Boston’s cheap street parking results in a bad case of trickle-down parking economics: Since the city charges nothing for resident spaces, you can justify having a car because it’s free to keep it on the street—even if your building doesn’t provide a space.

If, however, the city started charging a fair and accurate price for street parking, then we’d see far fewer cars on the street, because it’d be far more expensive to keep them here. In that case, Mariscal’s building would make total sense: If you really want to have a car, pay up. Our streets aren’t free.

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  • Jami

    Sounds like a perfect opportunity for a Zipcar collaboration!

  • ohio man

    Requiring parking for every building (and here an apartment building, not even condos) needlessly drives up the market price of housing by requiring non-car owners to cross-subsidize car owners. If you don’t believe me, call Donald Shoup back and ask him.

    The free-riders using street parking and blocking car-less development are the ones who are being, to quote the author, “totally unfair.” A good way to end their free-riding would be to scrap minimum parking requirements across the entire city and let them compete with others for free street parking or else pay for parking.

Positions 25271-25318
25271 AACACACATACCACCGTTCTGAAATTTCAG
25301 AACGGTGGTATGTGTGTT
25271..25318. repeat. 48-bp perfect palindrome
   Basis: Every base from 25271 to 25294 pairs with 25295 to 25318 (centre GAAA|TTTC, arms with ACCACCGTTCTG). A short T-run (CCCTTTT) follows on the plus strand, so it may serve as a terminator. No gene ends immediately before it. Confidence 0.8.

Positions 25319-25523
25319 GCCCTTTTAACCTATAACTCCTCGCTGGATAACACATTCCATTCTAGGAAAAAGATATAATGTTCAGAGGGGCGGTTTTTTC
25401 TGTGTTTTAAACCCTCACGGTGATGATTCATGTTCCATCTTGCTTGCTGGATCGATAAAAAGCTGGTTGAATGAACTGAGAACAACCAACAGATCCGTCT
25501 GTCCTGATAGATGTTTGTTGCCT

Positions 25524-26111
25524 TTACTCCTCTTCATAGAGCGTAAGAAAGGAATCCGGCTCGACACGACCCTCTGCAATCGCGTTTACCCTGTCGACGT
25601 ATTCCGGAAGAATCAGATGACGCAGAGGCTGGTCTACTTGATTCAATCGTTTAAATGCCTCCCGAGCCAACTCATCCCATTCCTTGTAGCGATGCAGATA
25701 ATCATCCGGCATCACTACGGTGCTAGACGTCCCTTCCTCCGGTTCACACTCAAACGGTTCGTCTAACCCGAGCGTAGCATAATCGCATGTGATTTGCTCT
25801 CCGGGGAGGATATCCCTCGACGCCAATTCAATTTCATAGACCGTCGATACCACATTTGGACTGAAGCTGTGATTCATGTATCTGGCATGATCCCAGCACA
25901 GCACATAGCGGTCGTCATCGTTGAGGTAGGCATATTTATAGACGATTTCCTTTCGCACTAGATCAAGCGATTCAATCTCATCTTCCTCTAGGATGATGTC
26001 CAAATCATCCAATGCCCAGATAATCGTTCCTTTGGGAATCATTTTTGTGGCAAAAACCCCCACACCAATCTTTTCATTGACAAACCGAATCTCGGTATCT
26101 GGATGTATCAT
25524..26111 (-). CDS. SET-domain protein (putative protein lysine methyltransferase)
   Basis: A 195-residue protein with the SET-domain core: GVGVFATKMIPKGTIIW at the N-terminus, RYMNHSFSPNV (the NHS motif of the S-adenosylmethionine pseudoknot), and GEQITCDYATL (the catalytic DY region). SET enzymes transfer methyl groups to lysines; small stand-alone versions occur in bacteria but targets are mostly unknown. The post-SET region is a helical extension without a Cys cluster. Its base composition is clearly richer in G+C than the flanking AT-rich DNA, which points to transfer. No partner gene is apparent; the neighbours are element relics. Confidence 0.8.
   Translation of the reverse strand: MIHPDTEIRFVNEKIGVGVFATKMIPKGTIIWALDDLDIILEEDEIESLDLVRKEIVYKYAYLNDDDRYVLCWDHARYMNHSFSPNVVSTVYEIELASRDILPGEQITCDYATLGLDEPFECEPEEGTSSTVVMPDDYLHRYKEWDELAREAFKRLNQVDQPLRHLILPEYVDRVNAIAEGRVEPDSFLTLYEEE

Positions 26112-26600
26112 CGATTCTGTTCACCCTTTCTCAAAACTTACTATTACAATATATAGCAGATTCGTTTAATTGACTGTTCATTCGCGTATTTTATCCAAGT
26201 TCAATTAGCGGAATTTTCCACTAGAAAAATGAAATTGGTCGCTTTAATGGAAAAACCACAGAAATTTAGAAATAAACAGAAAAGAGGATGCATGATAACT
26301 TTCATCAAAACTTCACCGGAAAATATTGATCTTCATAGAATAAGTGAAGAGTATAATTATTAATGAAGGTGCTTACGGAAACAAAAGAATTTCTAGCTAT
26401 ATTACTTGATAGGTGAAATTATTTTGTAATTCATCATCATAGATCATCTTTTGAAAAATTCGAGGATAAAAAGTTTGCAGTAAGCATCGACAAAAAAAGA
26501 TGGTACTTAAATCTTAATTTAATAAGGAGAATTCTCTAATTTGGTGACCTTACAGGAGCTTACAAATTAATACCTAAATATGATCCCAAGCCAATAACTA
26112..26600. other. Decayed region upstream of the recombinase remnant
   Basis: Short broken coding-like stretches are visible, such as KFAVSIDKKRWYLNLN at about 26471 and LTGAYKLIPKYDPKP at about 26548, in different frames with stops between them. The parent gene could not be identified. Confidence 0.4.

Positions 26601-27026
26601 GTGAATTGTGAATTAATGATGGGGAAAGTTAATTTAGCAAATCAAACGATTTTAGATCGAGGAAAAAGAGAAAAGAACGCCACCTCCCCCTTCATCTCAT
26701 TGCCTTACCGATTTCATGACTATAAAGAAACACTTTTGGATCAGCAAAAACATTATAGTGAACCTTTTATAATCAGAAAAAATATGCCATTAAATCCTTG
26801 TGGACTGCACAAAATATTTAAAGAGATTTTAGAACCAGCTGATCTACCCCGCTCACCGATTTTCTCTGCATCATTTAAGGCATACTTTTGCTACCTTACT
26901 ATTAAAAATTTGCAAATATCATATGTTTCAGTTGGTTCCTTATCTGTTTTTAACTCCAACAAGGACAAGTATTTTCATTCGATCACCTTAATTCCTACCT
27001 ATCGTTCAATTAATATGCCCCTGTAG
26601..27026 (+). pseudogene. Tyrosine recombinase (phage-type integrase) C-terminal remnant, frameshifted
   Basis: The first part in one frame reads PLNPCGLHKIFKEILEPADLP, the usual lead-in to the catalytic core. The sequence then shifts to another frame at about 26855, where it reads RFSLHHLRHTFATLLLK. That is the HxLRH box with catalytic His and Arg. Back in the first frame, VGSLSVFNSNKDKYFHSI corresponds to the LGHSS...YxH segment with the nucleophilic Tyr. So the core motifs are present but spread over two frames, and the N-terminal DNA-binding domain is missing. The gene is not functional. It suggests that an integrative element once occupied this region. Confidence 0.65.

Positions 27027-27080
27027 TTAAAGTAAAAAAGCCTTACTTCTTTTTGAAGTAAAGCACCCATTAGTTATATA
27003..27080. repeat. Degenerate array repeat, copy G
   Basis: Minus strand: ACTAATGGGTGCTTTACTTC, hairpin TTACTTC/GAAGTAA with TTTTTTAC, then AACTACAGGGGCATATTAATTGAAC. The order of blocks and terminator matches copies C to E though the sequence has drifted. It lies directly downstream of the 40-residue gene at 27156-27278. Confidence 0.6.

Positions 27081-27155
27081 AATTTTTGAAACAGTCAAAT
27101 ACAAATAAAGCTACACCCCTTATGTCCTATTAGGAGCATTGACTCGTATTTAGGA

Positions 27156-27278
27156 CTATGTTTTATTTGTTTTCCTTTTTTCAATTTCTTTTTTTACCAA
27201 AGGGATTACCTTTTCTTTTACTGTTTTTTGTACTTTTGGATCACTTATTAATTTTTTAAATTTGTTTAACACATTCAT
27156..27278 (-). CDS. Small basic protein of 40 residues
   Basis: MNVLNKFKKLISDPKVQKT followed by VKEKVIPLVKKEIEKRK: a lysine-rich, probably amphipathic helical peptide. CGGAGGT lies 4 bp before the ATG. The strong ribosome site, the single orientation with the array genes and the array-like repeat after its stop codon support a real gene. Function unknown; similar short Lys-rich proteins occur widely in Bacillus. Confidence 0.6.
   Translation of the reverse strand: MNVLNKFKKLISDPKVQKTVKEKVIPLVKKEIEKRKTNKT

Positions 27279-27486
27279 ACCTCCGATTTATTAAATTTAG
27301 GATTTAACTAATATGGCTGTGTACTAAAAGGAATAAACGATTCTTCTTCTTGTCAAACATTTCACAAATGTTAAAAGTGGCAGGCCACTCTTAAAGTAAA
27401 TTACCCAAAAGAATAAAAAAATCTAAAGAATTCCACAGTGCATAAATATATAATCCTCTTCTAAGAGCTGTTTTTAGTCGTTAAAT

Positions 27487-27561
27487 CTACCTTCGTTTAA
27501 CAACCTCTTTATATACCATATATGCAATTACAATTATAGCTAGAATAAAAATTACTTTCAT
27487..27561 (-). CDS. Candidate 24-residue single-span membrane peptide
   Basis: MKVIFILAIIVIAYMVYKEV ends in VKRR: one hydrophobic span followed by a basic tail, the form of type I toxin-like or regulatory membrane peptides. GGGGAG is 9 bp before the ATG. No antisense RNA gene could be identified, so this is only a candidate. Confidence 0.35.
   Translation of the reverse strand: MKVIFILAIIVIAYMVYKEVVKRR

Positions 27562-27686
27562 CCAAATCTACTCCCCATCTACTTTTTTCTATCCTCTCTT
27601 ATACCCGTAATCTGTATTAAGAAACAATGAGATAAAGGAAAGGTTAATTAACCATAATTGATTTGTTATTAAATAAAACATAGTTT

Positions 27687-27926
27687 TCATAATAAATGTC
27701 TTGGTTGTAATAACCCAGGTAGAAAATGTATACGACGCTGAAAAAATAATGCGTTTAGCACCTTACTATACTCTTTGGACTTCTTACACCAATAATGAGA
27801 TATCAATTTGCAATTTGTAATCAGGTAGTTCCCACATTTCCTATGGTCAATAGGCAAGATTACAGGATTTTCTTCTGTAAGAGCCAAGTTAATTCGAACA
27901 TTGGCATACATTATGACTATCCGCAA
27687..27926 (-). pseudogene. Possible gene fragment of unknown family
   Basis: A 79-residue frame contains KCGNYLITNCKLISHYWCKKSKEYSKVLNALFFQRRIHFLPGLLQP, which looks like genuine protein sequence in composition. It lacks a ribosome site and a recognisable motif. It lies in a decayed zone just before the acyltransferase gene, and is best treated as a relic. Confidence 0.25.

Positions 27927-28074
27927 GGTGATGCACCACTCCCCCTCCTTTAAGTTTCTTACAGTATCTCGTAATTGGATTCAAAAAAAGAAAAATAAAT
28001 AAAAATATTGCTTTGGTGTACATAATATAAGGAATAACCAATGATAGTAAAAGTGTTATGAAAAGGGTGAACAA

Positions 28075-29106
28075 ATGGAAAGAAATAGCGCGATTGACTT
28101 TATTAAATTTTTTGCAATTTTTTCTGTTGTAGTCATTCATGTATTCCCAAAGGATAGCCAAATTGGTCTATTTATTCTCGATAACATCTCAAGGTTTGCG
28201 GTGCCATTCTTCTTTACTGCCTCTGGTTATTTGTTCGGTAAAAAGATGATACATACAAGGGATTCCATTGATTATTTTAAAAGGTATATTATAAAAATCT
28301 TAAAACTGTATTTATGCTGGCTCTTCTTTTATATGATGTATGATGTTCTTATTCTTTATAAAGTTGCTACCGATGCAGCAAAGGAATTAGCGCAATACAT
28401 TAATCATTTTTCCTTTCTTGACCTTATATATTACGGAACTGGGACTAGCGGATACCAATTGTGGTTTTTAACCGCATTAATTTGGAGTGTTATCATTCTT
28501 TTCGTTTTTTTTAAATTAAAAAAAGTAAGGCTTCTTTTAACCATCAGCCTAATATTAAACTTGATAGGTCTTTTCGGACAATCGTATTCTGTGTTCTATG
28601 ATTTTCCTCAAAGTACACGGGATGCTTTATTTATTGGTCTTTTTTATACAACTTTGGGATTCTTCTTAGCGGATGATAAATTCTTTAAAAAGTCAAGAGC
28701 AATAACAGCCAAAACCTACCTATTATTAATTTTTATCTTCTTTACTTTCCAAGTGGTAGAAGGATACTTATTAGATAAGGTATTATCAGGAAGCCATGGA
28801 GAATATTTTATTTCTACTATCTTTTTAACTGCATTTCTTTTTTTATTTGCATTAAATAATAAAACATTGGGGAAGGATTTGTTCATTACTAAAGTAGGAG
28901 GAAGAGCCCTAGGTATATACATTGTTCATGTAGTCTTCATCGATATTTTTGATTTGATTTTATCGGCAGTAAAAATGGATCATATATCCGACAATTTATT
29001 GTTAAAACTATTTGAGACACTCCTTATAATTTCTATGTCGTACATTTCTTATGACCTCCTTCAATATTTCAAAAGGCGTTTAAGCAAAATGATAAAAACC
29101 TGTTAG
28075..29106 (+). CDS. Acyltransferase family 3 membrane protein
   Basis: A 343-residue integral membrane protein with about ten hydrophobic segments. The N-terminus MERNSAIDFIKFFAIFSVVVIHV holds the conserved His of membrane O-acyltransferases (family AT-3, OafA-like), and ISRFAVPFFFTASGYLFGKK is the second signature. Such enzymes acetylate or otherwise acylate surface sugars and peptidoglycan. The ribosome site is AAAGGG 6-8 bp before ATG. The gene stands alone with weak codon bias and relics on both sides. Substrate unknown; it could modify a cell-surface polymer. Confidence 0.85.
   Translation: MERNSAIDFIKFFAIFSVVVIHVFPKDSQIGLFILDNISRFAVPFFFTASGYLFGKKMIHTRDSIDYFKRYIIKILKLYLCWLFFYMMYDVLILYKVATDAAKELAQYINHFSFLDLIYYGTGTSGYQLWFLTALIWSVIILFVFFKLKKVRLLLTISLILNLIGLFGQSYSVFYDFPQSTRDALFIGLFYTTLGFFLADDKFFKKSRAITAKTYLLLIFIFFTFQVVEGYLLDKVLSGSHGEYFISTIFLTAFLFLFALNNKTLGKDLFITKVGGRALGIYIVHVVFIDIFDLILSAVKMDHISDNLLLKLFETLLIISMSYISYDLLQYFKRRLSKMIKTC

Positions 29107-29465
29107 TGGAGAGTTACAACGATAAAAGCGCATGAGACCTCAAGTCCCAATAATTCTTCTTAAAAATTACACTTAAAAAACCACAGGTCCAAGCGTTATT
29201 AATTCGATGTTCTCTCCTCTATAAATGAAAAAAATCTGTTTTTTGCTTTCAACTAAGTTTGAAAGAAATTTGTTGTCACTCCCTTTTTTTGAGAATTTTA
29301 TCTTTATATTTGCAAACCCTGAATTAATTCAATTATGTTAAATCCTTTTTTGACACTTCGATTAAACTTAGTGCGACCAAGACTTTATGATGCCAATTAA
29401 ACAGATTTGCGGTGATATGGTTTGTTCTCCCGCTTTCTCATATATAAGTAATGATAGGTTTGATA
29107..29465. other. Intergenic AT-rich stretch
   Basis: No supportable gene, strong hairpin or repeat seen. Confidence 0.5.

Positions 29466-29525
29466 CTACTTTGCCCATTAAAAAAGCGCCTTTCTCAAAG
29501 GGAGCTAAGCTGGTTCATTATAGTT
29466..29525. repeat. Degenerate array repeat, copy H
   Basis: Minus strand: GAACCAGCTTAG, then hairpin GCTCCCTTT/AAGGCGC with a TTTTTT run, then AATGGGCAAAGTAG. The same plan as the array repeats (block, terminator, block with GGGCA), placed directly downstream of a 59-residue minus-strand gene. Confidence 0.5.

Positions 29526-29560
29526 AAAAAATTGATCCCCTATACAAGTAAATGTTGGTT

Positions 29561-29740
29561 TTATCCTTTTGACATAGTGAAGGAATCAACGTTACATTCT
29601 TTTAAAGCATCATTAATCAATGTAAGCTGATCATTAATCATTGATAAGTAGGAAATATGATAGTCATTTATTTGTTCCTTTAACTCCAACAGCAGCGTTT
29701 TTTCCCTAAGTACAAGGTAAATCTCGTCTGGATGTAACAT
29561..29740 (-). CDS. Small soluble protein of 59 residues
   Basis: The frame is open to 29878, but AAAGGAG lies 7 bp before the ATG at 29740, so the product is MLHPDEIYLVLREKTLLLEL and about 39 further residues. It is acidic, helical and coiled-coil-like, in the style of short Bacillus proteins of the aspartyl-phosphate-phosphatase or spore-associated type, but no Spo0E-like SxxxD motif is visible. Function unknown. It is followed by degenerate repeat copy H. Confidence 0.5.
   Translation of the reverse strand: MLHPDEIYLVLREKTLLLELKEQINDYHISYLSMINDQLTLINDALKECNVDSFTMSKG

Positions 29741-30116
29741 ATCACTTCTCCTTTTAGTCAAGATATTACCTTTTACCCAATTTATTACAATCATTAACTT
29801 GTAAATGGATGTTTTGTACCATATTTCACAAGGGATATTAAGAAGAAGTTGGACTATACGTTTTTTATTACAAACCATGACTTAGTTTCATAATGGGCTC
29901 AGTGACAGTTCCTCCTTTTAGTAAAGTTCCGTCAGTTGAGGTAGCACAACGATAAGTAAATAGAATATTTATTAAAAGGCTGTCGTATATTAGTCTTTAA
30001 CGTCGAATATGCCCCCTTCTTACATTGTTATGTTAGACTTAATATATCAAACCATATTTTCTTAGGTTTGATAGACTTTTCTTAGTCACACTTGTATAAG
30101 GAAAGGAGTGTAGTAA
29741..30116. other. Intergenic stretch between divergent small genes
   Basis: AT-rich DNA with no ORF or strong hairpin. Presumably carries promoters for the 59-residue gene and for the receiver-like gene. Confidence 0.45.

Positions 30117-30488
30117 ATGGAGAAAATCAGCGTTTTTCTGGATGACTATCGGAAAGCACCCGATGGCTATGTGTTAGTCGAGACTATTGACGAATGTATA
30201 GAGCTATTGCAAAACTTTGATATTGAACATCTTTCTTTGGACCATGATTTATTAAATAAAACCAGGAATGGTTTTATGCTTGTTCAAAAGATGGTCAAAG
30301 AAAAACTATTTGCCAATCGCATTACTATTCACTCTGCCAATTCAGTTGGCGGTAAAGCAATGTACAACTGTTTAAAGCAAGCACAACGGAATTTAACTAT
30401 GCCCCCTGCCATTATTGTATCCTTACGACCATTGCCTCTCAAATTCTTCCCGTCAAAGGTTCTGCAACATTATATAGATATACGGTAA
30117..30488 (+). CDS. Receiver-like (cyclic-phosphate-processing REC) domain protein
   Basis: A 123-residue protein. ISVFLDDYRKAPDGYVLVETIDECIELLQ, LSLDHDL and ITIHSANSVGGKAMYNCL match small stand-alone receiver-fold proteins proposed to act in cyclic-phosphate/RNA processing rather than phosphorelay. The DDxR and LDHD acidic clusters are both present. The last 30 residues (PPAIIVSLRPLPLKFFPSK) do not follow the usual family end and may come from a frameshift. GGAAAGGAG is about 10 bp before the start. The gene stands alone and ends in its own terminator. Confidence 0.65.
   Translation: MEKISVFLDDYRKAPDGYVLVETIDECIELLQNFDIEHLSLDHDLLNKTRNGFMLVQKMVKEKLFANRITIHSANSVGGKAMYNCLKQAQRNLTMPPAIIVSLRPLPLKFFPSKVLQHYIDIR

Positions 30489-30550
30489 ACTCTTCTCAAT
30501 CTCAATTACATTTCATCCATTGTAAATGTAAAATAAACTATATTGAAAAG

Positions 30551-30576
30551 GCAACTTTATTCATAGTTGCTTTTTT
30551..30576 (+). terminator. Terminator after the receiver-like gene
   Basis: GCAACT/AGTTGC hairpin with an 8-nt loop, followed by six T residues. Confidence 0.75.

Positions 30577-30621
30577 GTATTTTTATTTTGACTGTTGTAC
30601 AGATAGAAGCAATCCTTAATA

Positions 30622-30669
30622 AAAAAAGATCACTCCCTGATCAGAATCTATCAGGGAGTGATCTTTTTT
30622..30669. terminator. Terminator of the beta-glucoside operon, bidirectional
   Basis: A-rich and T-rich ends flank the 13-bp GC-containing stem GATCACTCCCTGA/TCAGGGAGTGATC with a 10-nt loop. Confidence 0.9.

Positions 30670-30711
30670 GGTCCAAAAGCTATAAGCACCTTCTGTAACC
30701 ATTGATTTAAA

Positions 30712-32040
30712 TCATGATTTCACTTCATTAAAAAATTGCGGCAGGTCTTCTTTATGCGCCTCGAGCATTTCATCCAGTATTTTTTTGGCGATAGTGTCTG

• http://twitter.com/CriticalTransit Critical Transit

    We knew this development wouldn’t happen, and it’s a shame that car owners feel such a sense of entitlement to this valuable real estate at no cost. The city spends so much money on those spaces and the consequences of the driving they induce.
    Permit parking should go away entirely. You want a car? Find a place to put it at your own expense.

  • http://www.facebook.com/joshhw Joshua DeCosta

    I would’ve liked to see what sort of apartment building it would’ve become. If it had in apartment hanging for your bike or a green space for gardening, that woulde been a lovely addition to the Allston area. I would’ve considered moving there for it.

  • Mook

    This article is misleading. The proposal is not “dead”, but has augmented to include SOME car parking to appease the neighbors, roughly 35 spaces including 6 car sharing spaces, and spaces will be priced at a high rate and unbundled from the unit costs. Standard zoning requires 2 car spaces per unit (a bit high in a neighborhood that has 45% car-free renters according to the census), so to have ~35 spaces for 44 units is actually quite remarkable.